Her Agenda: What sparked your courage to take initiative and ask forgiveness instead of permission?
Rachel Wims: It was that inner strength! I used to be very timid, but once I had faith in myself it was hard for anyone to tell me no. I started bulldozing doors and barriers down! There was a moment when I was reading the Bible and a sudden peace came over me. I was no longer afraid to break rules, or fail. I knew I had God watching me, and I knew that I had a gift. I took that confidence, ran with it, and still until this day never looked back.
Her Agenda: What is a “typical” day in the office for you?
Rachel Wims: Well, I wouldn’t ever call my day “typical” because every day I wake up there’s a different task for me to complete. I say that Gmail is my boyfriend– we have a very strong, faithful relationship with each other! All jokes aside, I guess a typical day for me would be planning and execution. If we’re on tour, I would be assisting with day of responsibilities such as sound check, ticketing, merchandise, you name it, up until the time of the show.
Her Agenda: What advice do you have for young women who want to be able to make a living from their passion?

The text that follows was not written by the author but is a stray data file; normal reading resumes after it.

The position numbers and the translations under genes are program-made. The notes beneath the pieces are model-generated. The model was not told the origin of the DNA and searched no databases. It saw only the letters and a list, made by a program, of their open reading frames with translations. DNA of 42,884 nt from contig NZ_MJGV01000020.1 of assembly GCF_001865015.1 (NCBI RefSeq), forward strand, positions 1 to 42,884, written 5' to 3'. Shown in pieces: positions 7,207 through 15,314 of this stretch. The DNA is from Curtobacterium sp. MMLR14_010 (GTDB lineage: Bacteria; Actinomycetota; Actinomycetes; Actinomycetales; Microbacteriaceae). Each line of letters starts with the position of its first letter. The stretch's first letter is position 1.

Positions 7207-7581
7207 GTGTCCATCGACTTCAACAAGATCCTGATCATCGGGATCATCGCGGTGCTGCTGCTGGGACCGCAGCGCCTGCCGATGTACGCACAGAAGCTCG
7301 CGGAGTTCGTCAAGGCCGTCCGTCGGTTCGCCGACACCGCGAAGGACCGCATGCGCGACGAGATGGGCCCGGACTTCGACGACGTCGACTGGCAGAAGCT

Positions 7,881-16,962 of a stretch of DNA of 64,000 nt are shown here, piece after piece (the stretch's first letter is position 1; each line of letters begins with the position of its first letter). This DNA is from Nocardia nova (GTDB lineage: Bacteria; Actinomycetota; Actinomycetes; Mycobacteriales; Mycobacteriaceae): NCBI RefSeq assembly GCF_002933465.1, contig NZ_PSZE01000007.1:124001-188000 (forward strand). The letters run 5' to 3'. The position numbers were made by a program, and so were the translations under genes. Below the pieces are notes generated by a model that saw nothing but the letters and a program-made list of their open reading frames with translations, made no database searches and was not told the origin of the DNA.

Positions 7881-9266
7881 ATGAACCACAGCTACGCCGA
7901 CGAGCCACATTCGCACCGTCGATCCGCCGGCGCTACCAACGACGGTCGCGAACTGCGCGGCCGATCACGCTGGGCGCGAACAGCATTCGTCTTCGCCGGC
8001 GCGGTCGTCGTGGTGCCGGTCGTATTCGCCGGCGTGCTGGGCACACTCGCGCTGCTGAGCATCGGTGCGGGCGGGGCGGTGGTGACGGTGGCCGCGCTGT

Rachel Wims: My advice would be to stay focused, work hard, trust your abilities, and pray! When you are passionate about the things you love, God has a way of making everything flow naturally. There are times you will get discouraged, everyone has their breaking points, but if you can find your inner strength no one can stop you.
Her Agenda: When it comes to your non-profit career, what are some other social issues you are looking to solve?
Rachel Wims: Aside from my work abroad in Kenya and Ecuador, I want to come back to the US and start programs within various universities and colleges advocating, educating, and supporting those victims of sexual assault. I also would like to get involved with other initiatives such as Times Up. I have always been passionate about these issues, especially in today’s society where there are so many women who have found the courage to step forward. It really is a beautiful thing watching us women come together with hopes of making a brighter future for the new generation. I want to create safe spaces where all victims, families, and friends feel comfortable enough to share their stories and support one another.
Her Agenda: How can people become involved with the Victims’ Rights Foundation?
Rachel Wims: We love new volunteers, ideas, and cases! Please visit our website: www.victimsrightsfoundation.org or message me on social media: @rachelwims on Instagram to send us messages about donations, assistance, or needs. We want to hear from you no matter where you are!
[Editor’s note: This interview published on February 26, 2018. It has been edited for length and clarity.]